Wednesday, May 30, 2012

MSG: Delicious Seasoning Or Drug And Poison?

© GreenMedInfo
MSG: Delicious Seasoning Or Drug And Poison? by Sayer Ji

Poor food quality is a growing problem in industrialized countries increasingly focused on the quantitative dimension of food production, both in terms of the sheer volume of food produced, as well as the revenue and profit generated. In the United States, for instance, consumers do not even have the right to know what is in their food, e.g. genetically modified ingredients are not labeled by default; the use of paint pigment (titanium dioxide) as a "manufacturing aid" in milk, not required to be listed as an ingredient on the label, etc, and raw human sewage and factory-farmed animal waste, as well as petroleum and coal byproducts, are all considered fair game as a growing medium in USDA-approved conventional farming practices.

Given these deteriorating market conditions, our bodies, which spent eons evolving complex sensorial and cognitive pathways to determine whether something was good, or bad, based on appearance, taste, smell, etc., are increasingly being chemically manipulated through food science trickery. And as the food in its unadulterated state becomes more and more unappetizing, if not clearly disgusting, the slick marketing and associated nutritional disinformation becomes less and less effective on the consumer. Enter MSG, a virtual miracle worker when it comes to turning disgusting into delicious....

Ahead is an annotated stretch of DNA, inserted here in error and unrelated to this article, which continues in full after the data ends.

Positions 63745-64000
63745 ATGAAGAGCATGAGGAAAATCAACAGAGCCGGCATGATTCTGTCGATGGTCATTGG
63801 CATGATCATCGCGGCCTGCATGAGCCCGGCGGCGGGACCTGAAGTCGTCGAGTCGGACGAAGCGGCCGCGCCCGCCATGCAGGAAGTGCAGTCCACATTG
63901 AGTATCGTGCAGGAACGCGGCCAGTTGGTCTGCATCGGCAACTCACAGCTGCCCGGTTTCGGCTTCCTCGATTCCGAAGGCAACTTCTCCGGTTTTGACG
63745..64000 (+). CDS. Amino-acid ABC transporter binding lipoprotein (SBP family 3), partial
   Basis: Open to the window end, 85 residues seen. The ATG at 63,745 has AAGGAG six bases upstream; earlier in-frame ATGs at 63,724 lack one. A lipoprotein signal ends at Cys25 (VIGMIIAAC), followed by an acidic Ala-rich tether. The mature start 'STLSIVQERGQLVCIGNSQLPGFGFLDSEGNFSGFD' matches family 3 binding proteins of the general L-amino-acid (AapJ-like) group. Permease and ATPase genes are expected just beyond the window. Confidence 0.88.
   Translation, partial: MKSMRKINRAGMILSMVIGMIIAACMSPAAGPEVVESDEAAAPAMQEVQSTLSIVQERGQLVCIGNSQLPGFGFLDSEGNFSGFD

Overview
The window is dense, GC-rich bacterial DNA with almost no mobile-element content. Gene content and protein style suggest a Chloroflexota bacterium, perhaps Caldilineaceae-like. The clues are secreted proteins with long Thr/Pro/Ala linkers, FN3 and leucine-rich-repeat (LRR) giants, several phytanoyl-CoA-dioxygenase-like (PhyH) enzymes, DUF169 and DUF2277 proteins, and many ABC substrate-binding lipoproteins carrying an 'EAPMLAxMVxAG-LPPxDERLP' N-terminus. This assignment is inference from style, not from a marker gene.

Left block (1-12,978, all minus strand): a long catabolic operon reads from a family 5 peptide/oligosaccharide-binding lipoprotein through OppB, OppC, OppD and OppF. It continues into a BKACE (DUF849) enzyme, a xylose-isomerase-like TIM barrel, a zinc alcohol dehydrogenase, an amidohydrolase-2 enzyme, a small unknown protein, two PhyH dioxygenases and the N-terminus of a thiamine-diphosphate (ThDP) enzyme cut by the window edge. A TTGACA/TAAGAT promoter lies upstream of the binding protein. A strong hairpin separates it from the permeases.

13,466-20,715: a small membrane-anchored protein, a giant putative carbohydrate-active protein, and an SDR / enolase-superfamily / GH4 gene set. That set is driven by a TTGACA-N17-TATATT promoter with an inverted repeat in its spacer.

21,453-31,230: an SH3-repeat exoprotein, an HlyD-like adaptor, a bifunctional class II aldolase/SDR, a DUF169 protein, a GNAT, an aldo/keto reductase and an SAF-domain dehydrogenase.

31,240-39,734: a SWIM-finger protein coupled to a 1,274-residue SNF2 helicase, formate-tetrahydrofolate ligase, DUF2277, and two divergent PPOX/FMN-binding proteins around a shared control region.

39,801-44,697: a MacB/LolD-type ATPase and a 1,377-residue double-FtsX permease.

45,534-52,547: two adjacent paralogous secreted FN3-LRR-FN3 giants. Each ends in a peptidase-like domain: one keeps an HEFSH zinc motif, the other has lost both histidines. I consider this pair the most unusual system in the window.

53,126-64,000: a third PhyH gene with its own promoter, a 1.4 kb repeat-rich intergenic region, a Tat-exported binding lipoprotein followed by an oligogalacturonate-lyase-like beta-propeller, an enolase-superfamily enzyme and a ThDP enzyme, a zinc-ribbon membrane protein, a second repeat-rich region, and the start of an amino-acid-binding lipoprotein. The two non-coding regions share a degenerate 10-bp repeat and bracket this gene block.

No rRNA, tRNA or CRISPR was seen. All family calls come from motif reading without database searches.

Turning Yucky To Yummy With The MSG Sleight of Hand

Monosodium glutamate (MSG) is a commonly used "flavor enhancer," and so powerfully so that (hyperbole permitting) you could spray it on roadkill and it would taste good. This omnipresent ingredient in modern mass market food takes advantage of our biologically hard-wired taste receptors, and makes it very hard to stop eating the foods "seasoned" with this ingredient. In fact, it is doubtful that without the MSG trick many of these mass market processed foods would be palatable enough to maintain their status as economically viable commodities. Here are some of its many disguises on food labels....

MSG Synonyms:
  • Glutamic Acid
  • Hydrolyzed protein
  • Autolyzed protein
  • Textured protein
  • Yeast extract
  • Autolyzed yeast extract
  • Protein isolate
  • Soy sauce
  • Modified food starch
  • Modified corn starch
  • Calcium caseinate
  • Sodlium caseinate
  • Broth
  • Maltodextrin
  • Seasonings
  • Natural flavor
  • Monopotassium glutamate
  • Glutamate
  • Gelatin
  • Hydrolyzed vegetable protein
  • Hydrolyzed plant protein
  • Textured protein
  • Yeast food
  • Yeast nutrient
  • Torula yeast
Source: Indigo Earth

Technically MSG is the sodium salt of glutamic acid, a naturally occurring non-essential amino acid. Glutamic rich foods include wheat, dairy, corn, soy, seafood, etc. (Foods Highest In Glutamic Acid). The "YUMMY!" sensation that occurs immediately after ingesting a MSG (or various synonyms, e.g. hydrolyzed protein, autolyzed yeast) laced morsel the Japanese call umami (meaning: savoriness) and is considered one of five basic tastes.